- reimburse students for unused meal plans, housing fees, and parking passes
- commit to an in-person Commencement ceremony for the Class of 2020
- advocate for and back federal and state proposals to provide immediate financial relief for students and public universities
All of these demands have either been met or are in the process of being met.
What do you hope we can achieve in this moment in the fight to defend public education?
During a time when social separation is key, students and faculty must come together to be a unified front during the fight to defend public education. We must all agree on a core set of ideals that benefit students, staff, and the public universities. Getting a large group to agree is hard enough as is, but when you have thousands of people’s futures in the balance, the stakes are raised even more, and emotions can run high. Unity is crucial for our success.
What are your concerns for the future of public higher education?
The future for higher education has been hanging in the balance for a while, but the coronavirus pandemic has just sped up the process. All you have to do is a simple Google search of “Mount Ida College” to see that private colleges and universities have been struggling for a while. The increasing rates of tuition and decreasing enrollment rates at public universities demonstrate that this issue isn’t just hitting private schools.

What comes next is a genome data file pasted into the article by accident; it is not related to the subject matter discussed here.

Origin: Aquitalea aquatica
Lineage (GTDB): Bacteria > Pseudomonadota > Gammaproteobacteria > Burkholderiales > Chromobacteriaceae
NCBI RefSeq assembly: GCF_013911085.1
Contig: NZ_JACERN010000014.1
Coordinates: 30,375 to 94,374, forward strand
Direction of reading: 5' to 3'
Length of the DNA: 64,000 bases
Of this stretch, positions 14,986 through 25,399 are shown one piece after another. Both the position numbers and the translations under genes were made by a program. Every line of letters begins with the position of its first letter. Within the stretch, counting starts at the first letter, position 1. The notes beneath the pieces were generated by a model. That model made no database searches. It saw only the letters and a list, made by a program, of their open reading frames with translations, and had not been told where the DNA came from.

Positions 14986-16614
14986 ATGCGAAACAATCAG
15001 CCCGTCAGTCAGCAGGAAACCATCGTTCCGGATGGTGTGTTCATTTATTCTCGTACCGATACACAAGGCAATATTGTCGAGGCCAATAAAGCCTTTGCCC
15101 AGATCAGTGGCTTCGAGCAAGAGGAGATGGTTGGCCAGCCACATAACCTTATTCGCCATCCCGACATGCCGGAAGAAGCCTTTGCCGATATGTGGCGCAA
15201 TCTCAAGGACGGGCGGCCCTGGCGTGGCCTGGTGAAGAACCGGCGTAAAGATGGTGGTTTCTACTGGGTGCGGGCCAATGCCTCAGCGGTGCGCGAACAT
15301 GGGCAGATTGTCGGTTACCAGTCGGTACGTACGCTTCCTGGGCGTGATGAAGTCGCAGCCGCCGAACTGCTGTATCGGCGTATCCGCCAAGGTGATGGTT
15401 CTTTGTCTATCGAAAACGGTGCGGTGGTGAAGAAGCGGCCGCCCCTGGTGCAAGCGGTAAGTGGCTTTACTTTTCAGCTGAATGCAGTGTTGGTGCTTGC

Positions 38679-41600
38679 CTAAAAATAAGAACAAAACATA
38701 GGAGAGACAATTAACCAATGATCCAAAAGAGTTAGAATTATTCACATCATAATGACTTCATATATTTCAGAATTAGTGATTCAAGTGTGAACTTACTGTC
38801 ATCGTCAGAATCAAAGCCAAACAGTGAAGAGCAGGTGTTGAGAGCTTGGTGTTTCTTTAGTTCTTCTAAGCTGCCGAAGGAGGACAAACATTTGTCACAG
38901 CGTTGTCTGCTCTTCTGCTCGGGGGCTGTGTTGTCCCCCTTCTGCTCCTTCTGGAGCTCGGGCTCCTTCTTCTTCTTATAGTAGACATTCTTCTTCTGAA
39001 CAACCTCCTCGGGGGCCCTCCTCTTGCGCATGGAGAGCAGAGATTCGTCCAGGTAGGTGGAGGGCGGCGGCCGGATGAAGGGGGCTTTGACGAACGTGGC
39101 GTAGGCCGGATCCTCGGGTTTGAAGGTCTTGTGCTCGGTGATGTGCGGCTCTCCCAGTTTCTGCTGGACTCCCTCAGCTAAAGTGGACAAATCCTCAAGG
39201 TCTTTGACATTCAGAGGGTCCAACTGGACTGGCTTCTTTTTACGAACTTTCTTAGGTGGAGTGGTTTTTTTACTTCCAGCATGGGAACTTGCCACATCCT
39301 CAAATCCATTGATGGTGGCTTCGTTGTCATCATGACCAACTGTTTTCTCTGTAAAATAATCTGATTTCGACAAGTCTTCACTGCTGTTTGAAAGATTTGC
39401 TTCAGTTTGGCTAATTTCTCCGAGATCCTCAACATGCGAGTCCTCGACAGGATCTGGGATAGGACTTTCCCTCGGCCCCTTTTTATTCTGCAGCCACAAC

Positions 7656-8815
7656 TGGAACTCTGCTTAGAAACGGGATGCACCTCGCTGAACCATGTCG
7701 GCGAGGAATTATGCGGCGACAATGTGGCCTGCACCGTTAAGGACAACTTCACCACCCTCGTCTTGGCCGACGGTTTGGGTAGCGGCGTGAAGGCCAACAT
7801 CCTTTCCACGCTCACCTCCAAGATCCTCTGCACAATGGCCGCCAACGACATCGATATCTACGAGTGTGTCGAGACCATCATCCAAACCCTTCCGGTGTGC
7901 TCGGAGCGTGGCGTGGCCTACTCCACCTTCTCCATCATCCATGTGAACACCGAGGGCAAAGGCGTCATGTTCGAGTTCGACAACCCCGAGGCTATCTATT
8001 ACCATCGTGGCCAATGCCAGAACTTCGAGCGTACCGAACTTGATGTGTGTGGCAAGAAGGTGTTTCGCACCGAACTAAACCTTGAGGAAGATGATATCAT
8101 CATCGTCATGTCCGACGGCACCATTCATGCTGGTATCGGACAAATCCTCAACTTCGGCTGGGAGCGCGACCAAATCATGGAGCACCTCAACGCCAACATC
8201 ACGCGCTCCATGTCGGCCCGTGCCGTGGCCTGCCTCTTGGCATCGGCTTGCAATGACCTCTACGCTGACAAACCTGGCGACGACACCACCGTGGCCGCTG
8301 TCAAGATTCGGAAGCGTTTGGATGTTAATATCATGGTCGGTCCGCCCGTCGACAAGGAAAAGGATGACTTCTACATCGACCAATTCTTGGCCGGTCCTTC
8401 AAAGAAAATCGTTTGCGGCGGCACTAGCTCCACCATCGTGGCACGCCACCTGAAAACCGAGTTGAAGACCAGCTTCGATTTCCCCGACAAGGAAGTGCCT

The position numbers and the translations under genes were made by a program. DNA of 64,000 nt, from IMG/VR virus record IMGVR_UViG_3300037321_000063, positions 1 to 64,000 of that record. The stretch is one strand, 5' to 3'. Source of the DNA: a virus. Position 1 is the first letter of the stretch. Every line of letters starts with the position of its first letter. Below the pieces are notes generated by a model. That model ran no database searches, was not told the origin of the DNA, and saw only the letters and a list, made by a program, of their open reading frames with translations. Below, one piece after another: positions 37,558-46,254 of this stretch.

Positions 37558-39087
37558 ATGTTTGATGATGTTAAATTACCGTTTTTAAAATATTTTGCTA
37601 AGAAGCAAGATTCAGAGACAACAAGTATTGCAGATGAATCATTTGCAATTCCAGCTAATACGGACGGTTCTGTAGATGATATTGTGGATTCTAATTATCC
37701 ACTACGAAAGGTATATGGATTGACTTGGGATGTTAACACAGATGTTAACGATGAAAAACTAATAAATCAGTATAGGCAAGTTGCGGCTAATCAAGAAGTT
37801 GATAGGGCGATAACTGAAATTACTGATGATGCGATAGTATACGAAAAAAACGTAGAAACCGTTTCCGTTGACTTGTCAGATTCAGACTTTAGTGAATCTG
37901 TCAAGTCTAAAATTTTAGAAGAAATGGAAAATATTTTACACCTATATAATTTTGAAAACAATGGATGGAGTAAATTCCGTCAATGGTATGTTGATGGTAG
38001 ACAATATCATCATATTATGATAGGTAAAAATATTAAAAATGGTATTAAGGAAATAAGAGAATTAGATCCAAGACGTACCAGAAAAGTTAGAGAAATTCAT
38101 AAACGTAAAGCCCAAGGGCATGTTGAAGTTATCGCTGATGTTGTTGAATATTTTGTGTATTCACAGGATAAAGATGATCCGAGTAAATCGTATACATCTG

As I mentioned before, remote learning isn’t what students signed up for and the quality of their education is decreasing. When you pair students not getting what they paid for with a national and global financial crisis, odds are we are going to see a decrease in students choosing to get a degree and an increase of cost of tuition if something isn’t done to prevent it.
How do you think we should move towards winning a debt free future?
Salem State is the sum of all of its parts. Every student and faculty member contributes their little bit of excellence to the community. I am sure this is true at colleges and universities across the State. I don’t want to see my university lose pieces of excellence because they can’t afford to pay for school anymore or the school can’t afford to keep their position. Money shouldn’t be a factor in how excellent my school is.
Tying into the ideas of unity and the student action at Salem State, we should all come together to create a short, universal list of demands to be presented to all public colleges and universities across our Commonwealth. We need input from students, professors, teachers, maintenance workers, dining hall staff, library personnel, administrators, etc. all across Massachusetts for us to find a solution that works. If people from all public colleges and universities across the State are bombarding our representative with the exact same list of demands, written by us to benefit us, we are more likely to have our demands met. How we react now will determine whether or not we are one step closer to a debt free future. We must act quickly, cohesively, and decisively. The future of higher education is in our hands. Every second matters.